What I'm interested in in my work is to see whether positive emotions have a capacity to help fuel resilience. So our bodies and when we're experiencing stress, the heightened levels of stress that we're experiencing, our bodies activate the sympathetic nervous system. Our blood pressure increases, our heart rate increases, respiration increases and what this is doing is preparing our bodies for action. And in this way, negative emotions are actually quite useful. It draws our attention to what we need to focus on it. It gives us information about how to solve problems at that moment. But what positive emotions do, it also has a very important function, and it gives our bodies the time to restore and recover and replenish after this heightened level of stress. We need to give our bodies that time and so what positive emotions do is it helps us recover from that sympathetic activation, allowing us that pause a breather so that we can build up our resilience muscle in some way, so that we can cope more effectively with the stressors that are constantly coming our way. Social connection is something that's very important. When we experience negative emotions like stress and anxiety that actually activates our desire to connect with other individuals. It's one of our greatest human strengths, is to help and to give and to connect in ways that is so important to us. We want to comfort other individuals when we're feeling stress, and we want to be comforted ourselves. What this is doing is activating a hormone called oxytocin. And it's a stress hormone but at the same time, it signals our desire to connect. In the time of this global pandemic, however we are faced with a challenge of not having the usual outlets for connection like hugging others, being close, and having this togetherness that we our bodies actually crave. So what we need to do now is come up with innovative and creative ways of connecting with others. And I've seen this happening in a number of different ways. People are being very creative, using technology, for example. So people are using Zoom or Skype or FaceTime to have virtual happy hours, virtual dinners, virtual coffee sessions. There's also, people are talking about doing game nights, and dance classes, or yoga classes. So there's a way to connect and feel connected to others. I’ve also seen symphonies happening, which is such a beautiful way to elicit positive emotions and connectedness in a way that we can't do in our everyday face to face world that we had been living in. So what this does is it allows us to actually down regulate the stress that we're experiencing with a global pandemic. When we're connecting with others, it helps to down regulate, or help people recover from the heightened blood pressure or cortisol levels that are elevated. It also has a natural anti-inflammatory effect. So one of the consequences of that it helps people feel less pain, and it reduces any cardiovascular damage or stress that's elicited from the stress of cardiovascular ramp up during stressful experiences.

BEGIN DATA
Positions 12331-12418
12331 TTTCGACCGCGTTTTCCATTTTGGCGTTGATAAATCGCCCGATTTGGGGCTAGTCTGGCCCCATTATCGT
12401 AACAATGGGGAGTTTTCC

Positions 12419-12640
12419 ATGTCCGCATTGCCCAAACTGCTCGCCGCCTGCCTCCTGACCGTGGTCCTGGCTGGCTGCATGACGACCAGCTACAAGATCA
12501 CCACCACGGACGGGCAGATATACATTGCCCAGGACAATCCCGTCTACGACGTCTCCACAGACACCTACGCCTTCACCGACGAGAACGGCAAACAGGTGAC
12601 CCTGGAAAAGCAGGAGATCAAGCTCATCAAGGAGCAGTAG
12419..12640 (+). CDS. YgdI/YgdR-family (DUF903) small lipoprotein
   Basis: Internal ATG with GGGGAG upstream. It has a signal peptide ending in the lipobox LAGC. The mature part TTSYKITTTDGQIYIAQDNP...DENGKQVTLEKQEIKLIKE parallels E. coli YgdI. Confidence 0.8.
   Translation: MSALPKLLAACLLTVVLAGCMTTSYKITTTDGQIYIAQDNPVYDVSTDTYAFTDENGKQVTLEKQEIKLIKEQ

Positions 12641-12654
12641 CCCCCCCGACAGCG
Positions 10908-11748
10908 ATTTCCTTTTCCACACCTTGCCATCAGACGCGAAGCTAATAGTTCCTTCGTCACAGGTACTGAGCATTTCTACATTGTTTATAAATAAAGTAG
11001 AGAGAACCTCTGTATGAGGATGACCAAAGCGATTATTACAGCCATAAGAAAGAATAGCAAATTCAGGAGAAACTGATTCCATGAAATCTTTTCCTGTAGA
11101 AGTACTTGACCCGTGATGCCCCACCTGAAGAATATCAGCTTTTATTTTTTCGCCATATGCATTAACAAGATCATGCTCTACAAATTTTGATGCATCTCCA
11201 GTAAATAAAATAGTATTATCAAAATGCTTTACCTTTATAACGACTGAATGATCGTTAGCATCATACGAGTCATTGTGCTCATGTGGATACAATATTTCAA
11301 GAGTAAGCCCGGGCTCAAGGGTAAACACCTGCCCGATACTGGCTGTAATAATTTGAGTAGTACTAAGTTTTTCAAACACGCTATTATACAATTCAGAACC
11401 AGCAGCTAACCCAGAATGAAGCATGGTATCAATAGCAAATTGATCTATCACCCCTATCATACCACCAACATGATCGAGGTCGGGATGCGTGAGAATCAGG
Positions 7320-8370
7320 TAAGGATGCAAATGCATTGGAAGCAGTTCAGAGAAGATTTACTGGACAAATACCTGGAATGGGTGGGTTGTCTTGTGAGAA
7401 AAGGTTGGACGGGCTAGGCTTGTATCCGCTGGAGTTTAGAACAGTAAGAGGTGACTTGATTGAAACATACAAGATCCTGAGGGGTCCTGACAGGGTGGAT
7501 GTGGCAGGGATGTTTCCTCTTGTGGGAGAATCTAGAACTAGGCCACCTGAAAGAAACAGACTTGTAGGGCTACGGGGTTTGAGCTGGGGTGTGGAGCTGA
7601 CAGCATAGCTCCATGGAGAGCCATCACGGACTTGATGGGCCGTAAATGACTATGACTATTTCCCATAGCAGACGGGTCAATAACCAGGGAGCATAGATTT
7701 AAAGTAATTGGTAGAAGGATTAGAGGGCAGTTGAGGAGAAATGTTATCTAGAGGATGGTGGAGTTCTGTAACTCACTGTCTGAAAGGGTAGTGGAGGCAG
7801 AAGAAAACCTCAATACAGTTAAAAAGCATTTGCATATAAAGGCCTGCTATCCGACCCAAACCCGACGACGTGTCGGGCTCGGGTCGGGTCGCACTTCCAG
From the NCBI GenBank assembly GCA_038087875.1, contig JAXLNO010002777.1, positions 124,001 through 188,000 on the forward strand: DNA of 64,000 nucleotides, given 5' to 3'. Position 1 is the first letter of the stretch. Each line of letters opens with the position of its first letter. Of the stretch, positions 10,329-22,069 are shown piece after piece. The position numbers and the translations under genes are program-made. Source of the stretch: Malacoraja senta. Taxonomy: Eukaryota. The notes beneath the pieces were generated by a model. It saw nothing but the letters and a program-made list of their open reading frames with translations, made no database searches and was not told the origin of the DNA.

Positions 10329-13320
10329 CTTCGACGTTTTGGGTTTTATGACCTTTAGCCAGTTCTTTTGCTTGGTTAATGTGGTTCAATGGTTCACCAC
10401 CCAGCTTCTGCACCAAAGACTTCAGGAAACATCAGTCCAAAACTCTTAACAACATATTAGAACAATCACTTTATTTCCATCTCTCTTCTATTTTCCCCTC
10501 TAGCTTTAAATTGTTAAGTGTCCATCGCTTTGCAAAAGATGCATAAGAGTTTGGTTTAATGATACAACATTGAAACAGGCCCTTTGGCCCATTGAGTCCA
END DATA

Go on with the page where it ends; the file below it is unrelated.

You've studied positive emotions post 9/11. And maybe you could talk about that and how that compares to now.